Multi-factor authentication (MFA) is an authentication method that requires the user to provide two or more verification factors to gain access to a website or application. The point of MFA is to create a layered defense and make it more difficult for unauthorized people to access the system.

The three main types of authentication factors are:

1. Something you know – This is typically a password or PIN that only the authorized user knows.

2. Something you have – This refers to a physical token or device that only the authorized user has possession of like a security key or code from an authentication app.

3. Something you are – It uses biometrics to verify identity based on unique physical characteristics like fingerprints, retina scans, or facial recognition.

By requiring at least two factors from separate categories, there is a higher level of confidence that the person accessing the account is indeed the authorized user. If the password is compromised in a data breach, for example, the account is still protected by a second factor.

Some common examples of MFA include:

– Users enter username and password (something they know) plus a one-time passcode sent via text message or authentication app (something they have).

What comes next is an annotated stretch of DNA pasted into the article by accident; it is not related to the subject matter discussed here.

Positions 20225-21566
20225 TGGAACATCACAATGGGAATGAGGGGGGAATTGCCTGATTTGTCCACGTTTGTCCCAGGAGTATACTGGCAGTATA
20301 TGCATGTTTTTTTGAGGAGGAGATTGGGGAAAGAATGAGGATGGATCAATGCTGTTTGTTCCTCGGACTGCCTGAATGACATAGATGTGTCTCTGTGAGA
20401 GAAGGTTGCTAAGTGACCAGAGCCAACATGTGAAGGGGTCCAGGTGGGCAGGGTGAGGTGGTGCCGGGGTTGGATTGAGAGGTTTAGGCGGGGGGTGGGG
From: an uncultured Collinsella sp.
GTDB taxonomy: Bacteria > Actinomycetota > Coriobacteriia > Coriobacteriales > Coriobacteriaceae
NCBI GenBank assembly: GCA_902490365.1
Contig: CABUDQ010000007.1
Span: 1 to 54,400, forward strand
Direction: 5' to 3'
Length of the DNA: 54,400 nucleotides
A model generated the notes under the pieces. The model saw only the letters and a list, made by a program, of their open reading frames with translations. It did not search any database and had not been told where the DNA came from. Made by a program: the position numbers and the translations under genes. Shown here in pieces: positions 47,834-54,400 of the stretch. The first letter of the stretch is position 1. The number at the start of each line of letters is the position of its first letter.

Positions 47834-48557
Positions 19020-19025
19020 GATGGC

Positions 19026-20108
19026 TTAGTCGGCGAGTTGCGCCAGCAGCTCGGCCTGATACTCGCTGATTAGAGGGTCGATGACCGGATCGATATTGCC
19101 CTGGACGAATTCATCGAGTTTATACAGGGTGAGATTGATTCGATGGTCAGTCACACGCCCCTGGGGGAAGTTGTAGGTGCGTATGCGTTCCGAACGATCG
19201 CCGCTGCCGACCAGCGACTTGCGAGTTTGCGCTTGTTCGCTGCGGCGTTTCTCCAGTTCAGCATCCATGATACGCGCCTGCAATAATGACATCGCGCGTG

– Swiping an ID card (something they have) plus fingerprint scan (something they are) to enter a building.

– Providing an account password along with inserting a registered security key into the USB drive.

The major advantage of multi-factor authentication is the enhanced account security. It protects against phishing schemes, brute force attacks, and many forms of identity theft. If a cybercriminal manages to steal the username and password, they will be unable to access the account without the second authentication factor. That significantly reduces the risk of unauthorized access.

Implementing MFA does introduce potential usability issues. The extra login steps could frustrate some users. Administrators also have to consider workarounds for users who lose access to their second factor. However, with the increasing cyber threat landscape, the security trade-off is usually worthwhile for organizations dealing with sensitive information or financial systems. MFA represents a leading best practice for access management.